atom feed14 messages in [OPEN-ILS-GENERAL] Mobile catalog?
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Buzzy NielsenNov 7, 2012 3:58 pm 
Dan ScottNov 7, 2012 4:28 pm 
Buzzy NielsenNov 7, 2012 4:41 pm.png
Dan ScottNov 7, 2012 5:10 pm.png, .png
Dan ScottNov 7, 2012 5:30 pm 
Jason StephensonNov 8, 2012 5:44 am 
Ben ShumNov 8, 2012 6:05 am 
Bill OttNov 8, 2012 6:15 am 
Dan ScottNov 8, 2012 6:33 am 
Kathy LussierNov 8, 2012 7:43 am 
Dan ScottNov 8, 2012 8:24 am 
Buzzy NielsenNov 8, 2012 11:30 am 
Aaron ZsemberyNov 8, 2012 1:10 pm 
Dan ScottNov 8, 2012 1:13 pm 
Subject:Re: [OPEN-ILS-GENERAL] Mobile catalog?
From:Dan Scott (
Date:Nov 8, 2012 8:24:10 am

On Thu, Nov 08, 2012 at 10:46:53AM -0500, Kathy Lussier wrote:

Hi all,

I don't know the best way to develop and maintain an Evergreen mobile site, but I wouldn't say the native catalog is particularly mobile friendly. The GRPL example is much closer to what I would call a mobile friendly site. I would expect the mobile catalog to be more stripped down than the native tpac skin. I visited some 2.3/master catalogs after reading the initial e-mail, and I still need to do zooming as soon as I reach the catalog to read the screen. What I would envision on a truly mobile site is:

1. On the main catalog page, I am immediately presented with a search box front and center, similar to what happens when I arrive at Google's mobile site. Font sizes should be bigger so I don't need to zoom. I would expect the filters to be below the search box to fit to the screen better, as we see in the GRPL mobile site. However, even on the GRPL site, I need to zoom to get that search box front and center. A prominent link to "My Account" would also be needed. Many libraries use the bottom space of their main page for graphic images, search tips, or other extraneous material. I wouldn't want to see that piece of the page displaying on a mobile site because it takes up valuable real estate.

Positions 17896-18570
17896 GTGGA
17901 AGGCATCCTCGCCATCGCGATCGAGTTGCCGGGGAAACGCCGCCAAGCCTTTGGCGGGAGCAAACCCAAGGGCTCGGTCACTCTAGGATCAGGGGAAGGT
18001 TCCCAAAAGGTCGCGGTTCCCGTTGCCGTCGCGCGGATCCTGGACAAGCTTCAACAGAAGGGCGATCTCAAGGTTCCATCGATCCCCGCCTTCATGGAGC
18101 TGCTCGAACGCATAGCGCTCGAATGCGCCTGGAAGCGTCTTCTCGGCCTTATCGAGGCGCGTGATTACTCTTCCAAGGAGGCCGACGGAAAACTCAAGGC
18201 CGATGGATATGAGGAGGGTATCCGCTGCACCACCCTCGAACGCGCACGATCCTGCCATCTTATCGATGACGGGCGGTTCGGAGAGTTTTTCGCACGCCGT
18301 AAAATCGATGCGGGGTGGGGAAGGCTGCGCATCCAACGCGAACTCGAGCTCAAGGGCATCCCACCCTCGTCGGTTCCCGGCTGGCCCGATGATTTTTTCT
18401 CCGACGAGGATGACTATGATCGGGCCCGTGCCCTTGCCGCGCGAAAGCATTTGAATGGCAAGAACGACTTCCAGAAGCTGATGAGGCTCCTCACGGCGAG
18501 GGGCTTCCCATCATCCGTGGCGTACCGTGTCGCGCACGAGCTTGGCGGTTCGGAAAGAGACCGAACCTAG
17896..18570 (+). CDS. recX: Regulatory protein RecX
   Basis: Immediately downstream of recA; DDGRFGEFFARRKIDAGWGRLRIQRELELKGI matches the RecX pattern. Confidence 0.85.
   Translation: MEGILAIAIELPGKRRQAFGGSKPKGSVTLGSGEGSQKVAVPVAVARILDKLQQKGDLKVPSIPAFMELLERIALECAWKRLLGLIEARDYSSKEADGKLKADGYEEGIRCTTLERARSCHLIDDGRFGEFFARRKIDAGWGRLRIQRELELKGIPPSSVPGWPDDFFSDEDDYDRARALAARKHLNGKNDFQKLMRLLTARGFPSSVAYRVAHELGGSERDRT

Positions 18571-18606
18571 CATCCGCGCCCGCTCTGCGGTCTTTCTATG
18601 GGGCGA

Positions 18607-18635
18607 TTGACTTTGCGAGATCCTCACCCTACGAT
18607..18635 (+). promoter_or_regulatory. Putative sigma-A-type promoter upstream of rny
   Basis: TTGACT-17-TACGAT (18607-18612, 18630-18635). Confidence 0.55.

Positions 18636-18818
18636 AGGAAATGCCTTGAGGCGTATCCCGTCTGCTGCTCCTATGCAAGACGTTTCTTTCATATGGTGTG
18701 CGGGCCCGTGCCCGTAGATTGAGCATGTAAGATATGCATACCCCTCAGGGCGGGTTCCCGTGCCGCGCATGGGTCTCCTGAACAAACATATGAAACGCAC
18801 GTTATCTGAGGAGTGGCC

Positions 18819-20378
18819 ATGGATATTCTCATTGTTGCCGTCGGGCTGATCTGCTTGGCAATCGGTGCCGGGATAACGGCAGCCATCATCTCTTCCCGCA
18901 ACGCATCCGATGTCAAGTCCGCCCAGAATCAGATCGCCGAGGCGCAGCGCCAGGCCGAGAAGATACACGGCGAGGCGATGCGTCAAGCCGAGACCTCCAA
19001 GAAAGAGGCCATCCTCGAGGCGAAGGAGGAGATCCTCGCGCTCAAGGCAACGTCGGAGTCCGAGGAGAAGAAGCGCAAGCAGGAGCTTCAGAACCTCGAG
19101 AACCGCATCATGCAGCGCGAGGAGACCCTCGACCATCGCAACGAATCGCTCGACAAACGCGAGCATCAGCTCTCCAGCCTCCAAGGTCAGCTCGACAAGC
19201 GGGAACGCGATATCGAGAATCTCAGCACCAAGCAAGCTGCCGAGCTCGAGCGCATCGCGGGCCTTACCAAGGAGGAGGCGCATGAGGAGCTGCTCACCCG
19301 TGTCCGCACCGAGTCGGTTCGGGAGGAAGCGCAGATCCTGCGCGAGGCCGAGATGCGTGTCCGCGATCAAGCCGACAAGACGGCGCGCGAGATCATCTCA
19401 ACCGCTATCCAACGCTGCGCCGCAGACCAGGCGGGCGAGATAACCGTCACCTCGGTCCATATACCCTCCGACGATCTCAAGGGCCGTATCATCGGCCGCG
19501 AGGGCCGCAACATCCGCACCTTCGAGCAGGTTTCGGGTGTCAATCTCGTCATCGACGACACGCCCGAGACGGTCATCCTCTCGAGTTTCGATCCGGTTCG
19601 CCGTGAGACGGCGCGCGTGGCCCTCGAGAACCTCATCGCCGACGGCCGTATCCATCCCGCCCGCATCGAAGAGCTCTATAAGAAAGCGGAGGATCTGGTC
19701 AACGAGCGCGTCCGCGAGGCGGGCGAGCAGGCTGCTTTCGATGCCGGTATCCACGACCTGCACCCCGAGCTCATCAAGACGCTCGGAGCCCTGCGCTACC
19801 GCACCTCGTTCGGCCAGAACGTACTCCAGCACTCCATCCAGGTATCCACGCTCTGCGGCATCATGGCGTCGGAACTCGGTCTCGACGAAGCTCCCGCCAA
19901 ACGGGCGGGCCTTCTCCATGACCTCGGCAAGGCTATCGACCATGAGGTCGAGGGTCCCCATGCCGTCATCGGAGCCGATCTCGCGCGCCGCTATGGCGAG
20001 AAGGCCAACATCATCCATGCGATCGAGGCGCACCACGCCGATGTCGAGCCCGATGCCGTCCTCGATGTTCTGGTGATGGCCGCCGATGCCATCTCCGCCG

2. On the search results page, I want to see a list of titles that, once again, is front and center without the need to do any zooming. I think the bibliographic information should be minimal on a mobile site and the "place hold" link prominent. I would also like to see the call number for the library I am searching here. We often think of users searching a mobile catalog from home, but, as a library user, I never use the public catalogs in my library anymore. I find it much more convenient to walk around the stacks with my iPhone in hand. I would either entirely scratch the facets on the search results page or find another way to provide access to them. For example, in a typical browser, Amazon provides limiters in the left sidebar of its search results. When I access Amazon on my phone, those limiters are located at the bottom of the screen, and I get a "Choose a Department" option at the top of my search results that brings me to those limiters.

3. The mobile catalog should also have the ability to link to the full version of the catalog (as I saw in the GRPL example) so that people who want to access added content or features can do so. In those cases, the person is actively choosing to do that pinching and zooming dance.

4. Geolocation would also be a great addition to the catalog, particularly for consortia and multi-branch libraries. It could identify the library that is nearest to the user and possibly set it as the default search location.

I don't remember where I saw them, but I recall seeing some screenshots last summer from the GSOC project to build an Evergreen Android app. If I remember correctly, the app did a lot of the things identified above. Personally, I prefer a mobile site over an app because I'm guessing some users won't want to go through the trouble of downloading an app to search the catalog. Also, as an iPhone owner, the Android app wouldn't be useful to me.

I'm curious if others have thoughts on what would make the catalog more mobile friendly.

Thanks for the concrete suggestions. Almost all of this can be achieved via CSS, possibly with some changes to the underlying HTML (e.g. tables to divs or whatever so that "Place Hold" appears under the bib info instead of way over to the right). I don't see anything that suggests a need for two distinct versions of HTML in your wish list.

Geolocation functionality could be supported for desktop browsers too, but be careful in how you implement it. If you go to in your browser and get redirected to automatically searching branch2 instead of branch1, that's probably going to break user expectations.